At the end of our last meeting, we were given two questions to consider concerning Tales of the Tikongs: Why is the structure appropriate and what is the function of satire.
As we discussed, Hau'ofa splits his work up into loosely related short stories. While this obviously introduces the readers to more characters and perspectives, this technique has other implications. For instance, it reinforces the importance of certain recurring characters, like Manu. When the reader sees Manu giving advice to sinners in one story and harassing development officials in another, he or she locks on to the appearance. Manu is no longer merely a meddling islander and neither is his position as counselor defined by another single character. In addition, it allows for the author to make drastic shifts in point of view. In the story entitled “Paths to Glory,” for example, the reader assumes the role of Tevita Poto as his uncle and others reprimand him: “You walk around like a fool; you walk around like Manu. That's humility taken too far and no one respects you for it”(Hau'ofa 43). The perspective of each story does not necessarily have to coincide with every other one. As a result, second person point of view can be employed to draw the reader into the world of Tikong. Therefore, it is appropriate for Hau'ofa to use such frames in his story as it emphasizes important characters and themes while inviting the reader to become an active participant in his world.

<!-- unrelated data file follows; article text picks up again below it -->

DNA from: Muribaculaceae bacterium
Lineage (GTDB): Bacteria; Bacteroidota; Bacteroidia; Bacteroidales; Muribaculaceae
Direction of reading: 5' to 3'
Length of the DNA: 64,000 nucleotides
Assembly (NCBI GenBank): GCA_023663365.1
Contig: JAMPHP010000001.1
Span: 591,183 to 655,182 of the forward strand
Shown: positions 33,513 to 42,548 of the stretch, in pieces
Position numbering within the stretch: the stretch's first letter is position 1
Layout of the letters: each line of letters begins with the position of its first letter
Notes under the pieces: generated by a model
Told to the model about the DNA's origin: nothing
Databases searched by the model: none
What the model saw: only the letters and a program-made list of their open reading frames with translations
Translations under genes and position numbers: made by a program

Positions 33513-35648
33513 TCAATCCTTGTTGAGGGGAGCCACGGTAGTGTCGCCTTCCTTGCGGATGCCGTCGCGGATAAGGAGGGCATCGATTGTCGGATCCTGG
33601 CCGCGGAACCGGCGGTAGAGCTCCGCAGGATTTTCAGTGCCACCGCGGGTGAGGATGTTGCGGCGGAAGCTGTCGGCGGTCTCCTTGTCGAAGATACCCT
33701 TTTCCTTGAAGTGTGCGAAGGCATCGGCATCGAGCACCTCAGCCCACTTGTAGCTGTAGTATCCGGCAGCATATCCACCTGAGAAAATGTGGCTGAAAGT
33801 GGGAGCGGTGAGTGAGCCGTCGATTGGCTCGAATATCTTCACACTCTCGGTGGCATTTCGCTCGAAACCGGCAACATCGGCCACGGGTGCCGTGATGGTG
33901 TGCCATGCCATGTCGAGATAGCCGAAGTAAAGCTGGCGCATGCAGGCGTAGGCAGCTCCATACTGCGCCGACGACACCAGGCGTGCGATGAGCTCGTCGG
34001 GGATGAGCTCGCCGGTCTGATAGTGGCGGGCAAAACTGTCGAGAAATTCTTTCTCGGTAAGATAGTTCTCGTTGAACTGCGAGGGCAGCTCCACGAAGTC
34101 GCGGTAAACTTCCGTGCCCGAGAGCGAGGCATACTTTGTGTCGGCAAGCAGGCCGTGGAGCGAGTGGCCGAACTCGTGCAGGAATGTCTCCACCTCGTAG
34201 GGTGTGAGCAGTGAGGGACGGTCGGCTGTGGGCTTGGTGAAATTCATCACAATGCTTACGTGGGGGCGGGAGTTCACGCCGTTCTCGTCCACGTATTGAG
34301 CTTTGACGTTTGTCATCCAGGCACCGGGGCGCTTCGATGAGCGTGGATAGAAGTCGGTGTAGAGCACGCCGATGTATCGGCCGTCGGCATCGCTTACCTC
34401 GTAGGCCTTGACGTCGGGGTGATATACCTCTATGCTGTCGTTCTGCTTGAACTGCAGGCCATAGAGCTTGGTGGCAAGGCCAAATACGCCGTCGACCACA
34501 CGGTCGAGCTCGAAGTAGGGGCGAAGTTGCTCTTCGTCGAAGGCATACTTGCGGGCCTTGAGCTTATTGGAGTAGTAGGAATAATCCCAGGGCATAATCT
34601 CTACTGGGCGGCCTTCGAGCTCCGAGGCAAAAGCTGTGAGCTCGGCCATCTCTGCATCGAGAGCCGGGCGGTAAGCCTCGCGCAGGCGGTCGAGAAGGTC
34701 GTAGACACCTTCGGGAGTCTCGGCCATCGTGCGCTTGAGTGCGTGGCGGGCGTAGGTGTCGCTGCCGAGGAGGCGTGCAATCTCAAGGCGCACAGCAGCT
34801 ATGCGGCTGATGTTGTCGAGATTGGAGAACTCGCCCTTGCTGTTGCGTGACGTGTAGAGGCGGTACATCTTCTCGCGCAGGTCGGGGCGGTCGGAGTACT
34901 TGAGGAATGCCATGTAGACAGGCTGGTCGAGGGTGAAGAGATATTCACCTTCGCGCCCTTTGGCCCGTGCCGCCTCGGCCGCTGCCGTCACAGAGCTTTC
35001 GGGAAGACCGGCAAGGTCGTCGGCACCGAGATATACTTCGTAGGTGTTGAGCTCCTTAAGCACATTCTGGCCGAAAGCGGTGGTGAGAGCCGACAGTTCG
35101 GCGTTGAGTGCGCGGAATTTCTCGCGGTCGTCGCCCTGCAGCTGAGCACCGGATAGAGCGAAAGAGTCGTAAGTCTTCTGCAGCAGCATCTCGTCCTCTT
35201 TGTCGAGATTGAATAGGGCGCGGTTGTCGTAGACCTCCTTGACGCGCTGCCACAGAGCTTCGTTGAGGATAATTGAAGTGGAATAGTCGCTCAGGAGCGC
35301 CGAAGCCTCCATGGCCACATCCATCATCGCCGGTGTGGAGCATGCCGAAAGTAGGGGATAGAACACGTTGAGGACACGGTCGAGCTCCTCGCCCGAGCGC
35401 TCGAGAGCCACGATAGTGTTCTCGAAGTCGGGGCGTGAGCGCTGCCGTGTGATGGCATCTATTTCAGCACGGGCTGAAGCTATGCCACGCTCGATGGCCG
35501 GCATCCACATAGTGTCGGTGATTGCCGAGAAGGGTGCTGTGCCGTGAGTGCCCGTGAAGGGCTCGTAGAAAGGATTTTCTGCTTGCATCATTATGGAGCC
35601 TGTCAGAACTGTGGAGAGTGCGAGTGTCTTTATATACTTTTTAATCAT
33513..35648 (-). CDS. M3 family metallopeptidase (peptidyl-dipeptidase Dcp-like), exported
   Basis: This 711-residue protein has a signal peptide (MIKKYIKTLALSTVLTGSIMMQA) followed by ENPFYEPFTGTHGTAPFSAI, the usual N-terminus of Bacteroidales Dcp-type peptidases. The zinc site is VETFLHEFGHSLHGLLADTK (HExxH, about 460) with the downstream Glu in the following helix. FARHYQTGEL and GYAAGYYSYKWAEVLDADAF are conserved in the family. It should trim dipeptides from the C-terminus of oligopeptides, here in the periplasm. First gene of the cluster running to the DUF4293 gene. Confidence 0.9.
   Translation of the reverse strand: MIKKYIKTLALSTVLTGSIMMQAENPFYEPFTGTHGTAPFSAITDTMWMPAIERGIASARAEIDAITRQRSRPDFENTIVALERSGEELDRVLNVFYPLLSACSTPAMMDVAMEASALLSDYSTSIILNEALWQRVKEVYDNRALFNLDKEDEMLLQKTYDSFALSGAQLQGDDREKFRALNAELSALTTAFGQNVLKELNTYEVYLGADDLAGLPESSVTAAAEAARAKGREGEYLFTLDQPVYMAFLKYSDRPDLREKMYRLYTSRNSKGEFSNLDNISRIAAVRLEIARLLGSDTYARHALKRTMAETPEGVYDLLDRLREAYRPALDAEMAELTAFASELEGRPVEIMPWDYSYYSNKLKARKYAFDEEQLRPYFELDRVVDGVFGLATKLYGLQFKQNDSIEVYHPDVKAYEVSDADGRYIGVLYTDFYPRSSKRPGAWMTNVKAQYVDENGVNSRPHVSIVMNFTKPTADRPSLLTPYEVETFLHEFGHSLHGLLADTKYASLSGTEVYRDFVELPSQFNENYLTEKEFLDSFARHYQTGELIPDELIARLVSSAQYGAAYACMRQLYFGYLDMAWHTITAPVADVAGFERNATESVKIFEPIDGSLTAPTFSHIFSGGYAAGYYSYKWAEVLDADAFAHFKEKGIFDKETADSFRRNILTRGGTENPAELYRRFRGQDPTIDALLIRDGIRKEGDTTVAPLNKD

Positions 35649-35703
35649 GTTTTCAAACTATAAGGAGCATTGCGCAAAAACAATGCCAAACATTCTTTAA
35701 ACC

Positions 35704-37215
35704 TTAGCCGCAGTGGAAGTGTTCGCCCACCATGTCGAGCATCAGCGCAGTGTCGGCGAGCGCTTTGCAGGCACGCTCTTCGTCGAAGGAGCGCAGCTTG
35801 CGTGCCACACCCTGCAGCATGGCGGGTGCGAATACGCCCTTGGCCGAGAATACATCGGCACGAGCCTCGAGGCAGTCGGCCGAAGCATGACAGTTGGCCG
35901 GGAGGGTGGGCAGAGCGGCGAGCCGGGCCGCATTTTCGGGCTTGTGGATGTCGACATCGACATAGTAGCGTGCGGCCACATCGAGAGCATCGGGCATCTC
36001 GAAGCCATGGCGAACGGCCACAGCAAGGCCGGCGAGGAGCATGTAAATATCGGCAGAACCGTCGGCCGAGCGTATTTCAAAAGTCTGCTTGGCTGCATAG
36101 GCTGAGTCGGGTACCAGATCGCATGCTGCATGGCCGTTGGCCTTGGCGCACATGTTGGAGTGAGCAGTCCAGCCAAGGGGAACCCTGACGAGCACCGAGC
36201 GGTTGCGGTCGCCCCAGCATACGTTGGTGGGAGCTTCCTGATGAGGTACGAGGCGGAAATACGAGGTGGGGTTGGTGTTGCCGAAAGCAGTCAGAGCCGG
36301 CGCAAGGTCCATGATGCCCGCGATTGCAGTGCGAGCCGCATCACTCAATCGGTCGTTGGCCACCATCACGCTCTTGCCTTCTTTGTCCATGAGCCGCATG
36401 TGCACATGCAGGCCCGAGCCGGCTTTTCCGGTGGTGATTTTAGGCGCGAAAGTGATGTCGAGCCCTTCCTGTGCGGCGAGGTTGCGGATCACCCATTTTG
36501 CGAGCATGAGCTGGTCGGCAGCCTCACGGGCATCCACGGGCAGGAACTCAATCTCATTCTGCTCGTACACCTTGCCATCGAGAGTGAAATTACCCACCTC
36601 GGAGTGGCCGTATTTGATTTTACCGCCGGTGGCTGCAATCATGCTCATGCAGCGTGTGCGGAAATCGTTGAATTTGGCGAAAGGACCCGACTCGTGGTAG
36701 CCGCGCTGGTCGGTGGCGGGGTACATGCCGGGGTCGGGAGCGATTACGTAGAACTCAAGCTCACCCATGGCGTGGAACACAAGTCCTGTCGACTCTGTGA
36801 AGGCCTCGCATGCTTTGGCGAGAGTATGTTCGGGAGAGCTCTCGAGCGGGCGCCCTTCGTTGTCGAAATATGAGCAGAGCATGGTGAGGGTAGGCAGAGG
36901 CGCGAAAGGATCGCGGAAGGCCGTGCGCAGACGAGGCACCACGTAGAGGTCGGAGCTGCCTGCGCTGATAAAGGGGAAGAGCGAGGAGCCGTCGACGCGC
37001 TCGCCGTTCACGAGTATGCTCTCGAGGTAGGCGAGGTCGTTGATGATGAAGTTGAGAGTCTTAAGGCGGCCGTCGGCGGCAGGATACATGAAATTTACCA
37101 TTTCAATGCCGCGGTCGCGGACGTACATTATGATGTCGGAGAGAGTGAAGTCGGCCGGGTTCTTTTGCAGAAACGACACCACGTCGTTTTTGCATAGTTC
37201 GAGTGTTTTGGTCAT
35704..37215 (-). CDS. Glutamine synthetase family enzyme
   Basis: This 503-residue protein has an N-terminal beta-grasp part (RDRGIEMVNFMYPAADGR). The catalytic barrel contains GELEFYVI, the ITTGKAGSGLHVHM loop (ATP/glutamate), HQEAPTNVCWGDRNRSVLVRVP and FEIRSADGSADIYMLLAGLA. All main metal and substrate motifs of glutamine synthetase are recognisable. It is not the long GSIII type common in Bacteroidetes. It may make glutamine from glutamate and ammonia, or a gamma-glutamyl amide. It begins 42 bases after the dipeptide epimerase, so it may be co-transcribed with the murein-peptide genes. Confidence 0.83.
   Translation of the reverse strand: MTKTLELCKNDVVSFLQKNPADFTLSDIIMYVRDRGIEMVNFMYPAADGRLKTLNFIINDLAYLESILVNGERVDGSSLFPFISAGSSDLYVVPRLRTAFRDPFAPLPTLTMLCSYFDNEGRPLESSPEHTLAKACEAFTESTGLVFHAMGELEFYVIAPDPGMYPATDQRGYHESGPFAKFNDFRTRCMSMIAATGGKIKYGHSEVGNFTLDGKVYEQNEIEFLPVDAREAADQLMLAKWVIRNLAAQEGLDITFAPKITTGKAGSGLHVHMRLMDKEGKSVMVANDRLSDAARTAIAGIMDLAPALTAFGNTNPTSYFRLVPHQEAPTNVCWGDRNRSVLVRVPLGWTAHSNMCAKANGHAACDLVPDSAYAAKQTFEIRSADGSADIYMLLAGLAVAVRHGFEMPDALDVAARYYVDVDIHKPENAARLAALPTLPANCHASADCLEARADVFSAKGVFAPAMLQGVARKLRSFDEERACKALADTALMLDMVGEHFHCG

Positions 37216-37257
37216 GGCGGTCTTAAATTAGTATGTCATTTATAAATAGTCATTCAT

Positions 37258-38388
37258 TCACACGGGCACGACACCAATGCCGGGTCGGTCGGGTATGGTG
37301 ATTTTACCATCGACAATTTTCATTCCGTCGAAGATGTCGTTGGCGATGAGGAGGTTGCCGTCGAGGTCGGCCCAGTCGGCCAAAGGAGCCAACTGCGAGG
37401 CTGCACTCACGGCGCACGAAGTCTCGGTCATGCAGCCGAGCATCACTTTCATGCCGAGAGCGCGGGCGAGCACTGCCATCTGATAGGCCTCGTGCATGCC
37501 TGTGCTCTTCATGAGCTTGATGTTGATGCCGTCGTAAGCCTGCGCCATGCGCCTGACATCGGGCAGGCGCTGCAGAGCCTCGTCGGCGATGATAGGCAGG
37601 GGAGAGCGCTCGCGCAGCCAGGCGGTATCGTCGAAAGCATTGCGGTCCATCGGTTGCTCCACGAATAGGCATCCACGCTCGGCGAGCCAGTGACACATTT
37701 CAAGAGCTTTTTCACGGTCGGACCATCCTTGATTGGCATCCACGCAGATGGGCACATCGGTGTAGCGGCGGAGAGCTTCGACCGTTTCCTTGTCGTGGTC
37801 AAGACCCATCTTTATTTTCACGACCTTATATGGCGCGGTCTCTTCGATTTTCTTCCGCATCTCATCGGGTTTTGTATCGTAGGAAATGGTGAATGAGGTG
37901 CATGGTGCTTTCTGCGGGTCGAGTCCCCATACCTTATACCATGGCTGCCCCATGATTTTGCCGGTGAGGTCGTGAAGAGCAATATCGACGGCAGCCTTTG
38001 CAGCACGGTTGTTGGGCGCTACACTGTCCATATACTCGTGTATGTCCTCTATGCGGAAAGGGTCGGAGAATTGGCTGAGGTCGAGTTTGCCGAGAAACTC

In general terms, satire concerns the use of irony or ridicule to bring human faults and follies to light. Since Hau'ofa is describing the actions and personalities of the inhabitants of a fictional island I believe that he is poking fun at them in order to draw broader conclusions about the Western world by comparison. He discusses a generic Tikong, who “tends to walk short even though he may be tall, and will not take even a dwarfish step if he can help it”(Hau'ofa 68). Most readers will think this description foolish. Why not walk tall and be proud if one deserves it? It seems ridiculous for someone like Puku Leka to stoop and submit himself to the abuse of others for no personal gain. The careful reader, on the other hand, will see this as a jab at cultures that hold material gain and social status above all else. Is it not even more ridiculous for someone to dress himself up in expensive clothes and look down his nose at others for the sole reason that he can? At least Puku can look forward to eternal rewards in Heaven for his lifetime of humility and service. Those of wealthier, Western cultures may end up trying to squeeze themselves through the eye of a needle.